Look how they respected the American colonizers.

Look how deathly scared the Moros were of unschooled Ilonggo farmers who formed themselves in the 1970s into a fighting group called “Ilaga” who mutilated dead bodies of Moro rebels and partook of their innards.

See how they bowed to former President Erap who declared total war on them.

The government’s desire for peace in Mindanao at all cost, even after the massacre of 44 police commandos in Mamasapano, is a sign of weakness in the eyes of the Moros.

* * *

Twenty-nine years after dictator Ferdinand Marcos fell from power because of the mammoth crowd at Edsa, the spirit of Edsa is all but gone.

Nothing has changed since the fall of Marcos; corruption in government is still prevalent.

It’s worse now because we have a weak and inefficient leader.

President Noy, whose mother Cory Aquino symbolized freedom in 1986, has wasted the sweat and tears of the multitudes that called on Marcos to step down.

There’s a common belief that the first generation gathers wealth, while the second generation fritters the wealth away.

That belief appears to be true in the case of Noynoy Aquino, who “inherited” the presidency from his mother, President Cory, after her death.

Noynoy, who was a do-nothing congressman and senator who garnered votes then by virtue of the assassination of his father, Sen. Benigno “Ninoy” Aquino, was elected President of the Republic, triggered largely by sympathy arising from his mother’s death. Muntinlupa Rep. Rodolfo Biazon, an administration ally, has asked President Noy to fire Teresita Deles and Miriam Coronel-Ferrer from the government peace panel for not supposedly working for the interest of the Republic in the peace talks with the Moros.

Deles is presidential peace adviser while Ferrer is head of the government team in talks with the Moro Islamic Liberation Front (MILF).

Biazon, former chief of staff of the Armed Forces of the Philippines (AFP) and Philippine Marine commandant, has apparently seen through the two women in promoting the interest of the MILF, instead of the government’s. “People on the streets, well-known people, everybody is saying it: Ferrer and Deles are acting as lawyers for the MILF,” Biazon said.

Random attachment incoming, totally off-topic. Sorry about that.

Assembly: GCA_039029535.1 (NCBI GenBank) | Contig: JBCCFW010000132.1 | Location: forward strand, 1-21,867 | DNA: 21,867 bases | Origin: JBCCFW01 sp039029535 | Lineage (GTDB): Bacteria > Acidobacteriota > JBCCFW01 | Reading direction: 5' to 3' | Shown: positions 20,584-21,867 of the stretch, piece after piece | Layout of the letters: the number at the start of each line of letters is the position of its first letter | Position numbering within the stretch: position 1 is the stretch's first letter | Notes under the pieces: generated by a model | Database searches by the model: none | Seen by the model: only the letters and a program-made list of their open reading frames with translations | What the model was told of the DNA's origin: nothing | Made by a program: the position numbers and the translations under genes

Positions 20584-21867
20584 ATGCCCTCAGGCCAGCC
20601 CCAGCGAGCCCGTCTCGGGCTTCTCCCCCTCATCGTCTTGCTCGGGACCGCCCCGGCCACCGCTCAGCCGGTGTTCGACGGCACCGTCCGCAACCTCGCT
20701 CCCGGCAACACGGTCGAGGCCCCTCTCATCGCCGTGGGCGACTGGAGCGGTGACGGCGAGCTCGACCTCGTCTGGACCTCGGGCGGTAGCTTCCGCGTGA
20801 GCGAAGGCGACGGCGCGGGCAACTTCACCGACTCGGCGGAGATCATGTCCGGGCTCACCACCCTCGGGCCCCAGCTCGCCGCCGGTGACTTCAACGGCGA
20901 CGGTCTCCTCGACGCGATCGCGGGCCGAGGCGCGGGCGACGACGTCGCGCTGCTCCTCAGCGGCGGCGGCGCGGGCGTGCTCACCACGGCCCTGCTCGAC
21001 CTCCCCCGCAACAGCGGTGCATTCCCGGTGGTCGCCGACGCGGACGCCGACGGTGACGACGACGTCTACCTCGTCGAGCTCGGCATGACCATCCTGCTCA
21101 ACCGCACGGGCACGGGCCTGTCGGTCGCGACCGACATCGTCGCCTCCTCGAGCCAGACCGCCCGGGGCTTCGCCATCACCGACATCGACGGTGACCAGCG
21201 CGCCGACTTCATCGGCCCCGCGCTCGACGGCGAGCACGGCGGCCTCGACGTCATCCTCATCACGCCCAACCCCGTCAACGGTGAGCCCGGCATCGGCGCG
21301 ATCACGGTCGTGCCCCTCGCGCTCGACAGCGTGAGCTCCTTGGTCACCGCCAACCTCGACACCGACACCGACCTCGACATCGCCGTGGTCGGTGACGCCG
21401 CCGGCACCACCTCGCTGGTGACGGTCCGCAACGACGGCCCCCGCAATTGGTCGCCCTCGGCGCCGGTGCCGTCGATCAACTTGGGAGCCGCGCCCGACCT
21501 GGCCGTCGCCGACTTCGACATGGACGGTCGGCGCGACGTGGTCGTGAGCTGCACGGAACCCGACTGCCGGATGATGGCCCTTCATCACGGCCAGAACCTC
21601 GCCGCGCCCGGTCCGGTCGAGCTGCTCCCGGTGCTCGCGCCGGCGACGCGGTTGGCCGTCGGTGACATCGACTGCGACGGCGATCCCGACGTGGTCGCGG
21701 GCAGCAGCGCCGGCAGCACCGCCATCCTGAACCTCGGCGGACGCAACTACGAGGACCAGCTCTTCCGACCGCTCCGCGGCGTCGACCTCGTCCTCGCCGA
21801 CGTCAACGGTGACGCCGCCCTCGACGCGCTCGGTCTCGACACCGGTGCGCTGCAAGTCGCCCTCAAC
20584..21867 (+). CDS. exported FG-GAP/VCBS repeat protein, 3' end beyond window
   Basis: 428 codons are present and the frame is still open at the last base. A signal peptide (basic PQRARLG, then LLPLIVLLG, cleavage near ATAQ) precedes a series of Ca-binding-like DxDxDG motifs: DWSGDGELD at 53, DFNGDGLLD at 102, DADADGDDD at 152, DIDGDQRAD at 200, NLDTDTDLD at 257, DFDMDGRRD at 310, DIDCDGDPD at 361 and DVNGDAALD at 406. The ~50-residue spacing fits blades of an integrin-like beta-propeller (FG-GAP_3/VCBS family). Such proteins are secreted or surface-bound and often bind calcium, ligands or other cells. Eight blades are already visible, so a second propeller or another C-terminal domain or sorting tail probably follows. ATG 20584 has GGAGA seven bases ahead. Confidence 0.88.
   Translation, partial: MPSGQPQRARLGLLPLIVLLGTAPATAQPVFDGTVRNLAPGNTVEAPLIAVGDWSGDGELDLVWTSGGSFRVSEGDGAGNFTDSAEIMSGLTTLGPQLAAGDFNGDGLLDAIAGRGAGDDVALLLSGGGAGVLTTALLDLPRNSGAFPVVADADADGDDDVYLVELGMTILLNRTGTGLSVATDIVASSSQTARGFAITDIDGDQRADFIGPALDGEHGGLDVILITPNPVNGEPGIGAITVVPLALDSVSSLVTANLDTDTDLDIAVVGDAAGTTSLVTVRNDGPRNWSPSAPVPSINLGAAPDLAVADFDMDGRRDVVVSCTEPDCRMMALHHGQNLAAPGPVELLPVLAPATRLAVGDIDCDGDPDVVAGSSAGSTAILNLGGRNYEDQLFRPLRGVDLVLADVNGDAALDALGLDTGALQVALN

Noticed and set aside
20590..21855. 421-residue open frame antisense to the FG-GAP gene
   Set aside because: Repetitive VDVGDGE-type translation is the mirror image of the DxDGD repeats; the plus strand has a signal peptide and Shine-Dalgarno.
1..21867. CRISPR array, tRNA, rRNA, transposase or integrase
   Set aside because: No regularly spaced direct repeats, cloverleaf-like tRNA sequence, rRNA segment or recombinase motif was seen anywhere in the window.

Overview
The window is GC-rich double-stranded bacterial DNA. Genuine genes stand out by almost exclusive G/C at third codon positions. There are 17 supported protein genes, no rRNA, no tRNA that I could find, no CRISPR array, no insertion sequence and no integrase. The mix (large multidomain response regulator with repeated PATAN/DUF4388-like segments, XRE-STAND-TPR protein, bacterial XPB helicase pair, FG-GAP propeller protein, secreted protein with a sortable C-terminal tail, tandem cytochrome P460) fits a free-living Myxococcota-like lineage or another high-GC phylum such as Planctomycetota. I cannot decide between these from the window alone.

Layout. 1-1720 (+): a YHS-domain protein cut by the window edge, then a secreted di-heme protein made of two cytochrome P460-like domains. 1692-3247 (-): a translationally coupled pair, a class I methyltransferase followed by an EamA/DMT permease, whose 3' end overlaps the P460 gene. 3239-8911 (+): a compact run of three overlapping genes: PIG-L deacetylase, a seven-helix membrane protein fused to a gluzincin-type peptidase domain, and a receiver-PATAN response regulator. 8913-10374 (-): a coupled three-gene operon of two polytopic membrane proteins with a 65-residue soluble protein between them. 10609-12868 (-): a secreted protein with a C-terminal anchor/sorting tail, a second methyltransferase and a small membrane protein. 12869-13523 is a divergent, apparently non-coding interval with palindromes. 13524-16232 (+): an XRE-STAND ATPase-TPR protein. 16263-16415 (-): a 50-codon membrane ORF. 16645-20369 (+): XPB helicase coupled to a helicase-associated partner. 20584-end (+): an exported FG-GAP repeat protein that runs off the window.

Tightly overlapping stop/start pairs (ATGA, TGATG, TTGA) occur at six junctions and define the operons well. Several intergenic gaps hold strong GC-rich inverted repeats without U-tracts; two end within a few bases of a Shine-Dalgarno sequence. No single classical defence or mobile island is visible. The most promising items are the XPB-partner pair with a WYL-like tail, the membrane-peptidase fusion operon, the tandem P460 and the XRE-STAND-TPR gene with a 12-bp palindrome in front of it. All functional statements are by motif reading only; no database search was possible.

It’s not hard to see the truth in Biazon’s allegation: The two women seem to be defending the MILF at every turn. Sen. Alan Peter Cayetano was right in asking Deles and Ferrer at Tuesday’s Senate hearing: “What side are you representing in the peace panel?”

The two women seem to have been sweet-talked by their MILF counterparts into sympathizing with their cause. Ironically, even Brig. Gen. Carlito Galvez Jr., chair of the government panel in the Coordinating Committee on the Cessation of Hostilities (CCCH), seems to be siding with the MILF.

Perhaps that’s because all of them are not from Mindanao.

* * *

Reader Melchor Amado Jr. says the President and members of the peace panel “have not lived long enough or have never lived in Mindanao at all to fully understand how to effectively deal with the Moros and other tribes there.” “That is why wrong decisions are being made by them,” says Amado, a media person who hails from Iligan City in Lanao del Norte.

* * *

P-Noy made the mistake of appointing people from Luzon, instead of from Mindanao, to talk peace with the Moros. Non-Muslim Mindanawans, because they coexist with the Muslim population, know the ways of the Moros. Moros will only make peace with an enemy who matches their capability.

Look how they respected the American colonizers.

Look how deathly scared the Moros were of unschooled Ilonggo farmers who formed themselves in the 1970s into a fighting group called “Ilaga” who mutilated dead bodies of Moro rebels and partook of their innards.

See how they bowed to former President Erap who declared total war on them.

The government’s desire for peace in Mindanao at all cost, even after the massacre of 44 police commandos in Mamasapano, is a sign of weakness in the eyes of the Moros.

* * *

Twenty-nine years after dictator Ferdinand Marcos fell from power because of the mammoth crowd at Edsa, the spirit of Edsa is all but gone.

Nothing has changed since the fall of Marcos; corruption in government is still prevalent.

It’s worse now because we have a weak and inefficient leader.

President Noy, whose mother Cory Aquino symbolized freedom in 1986, has wasted the sweat and tears of the multitudes that called on Marcos to step down.

There’s a common belief that the first generation gathers wealth, while the second generation fritters the wealth away. That belief appears to be true in the case of Noynoy Aquino, who “inherited” the presidency from his mother, President Cory, after her death.

Noynoy, who was a do-nothing congressman and senator who garnered votes then by virtue of the assassination of his father, Sen. Benigno “Ninoy” Aquino, was elected President of the Republic, triggered largely by sympathy arising from his mother’s death.


Chief News Editor: Sol Jose Vanzi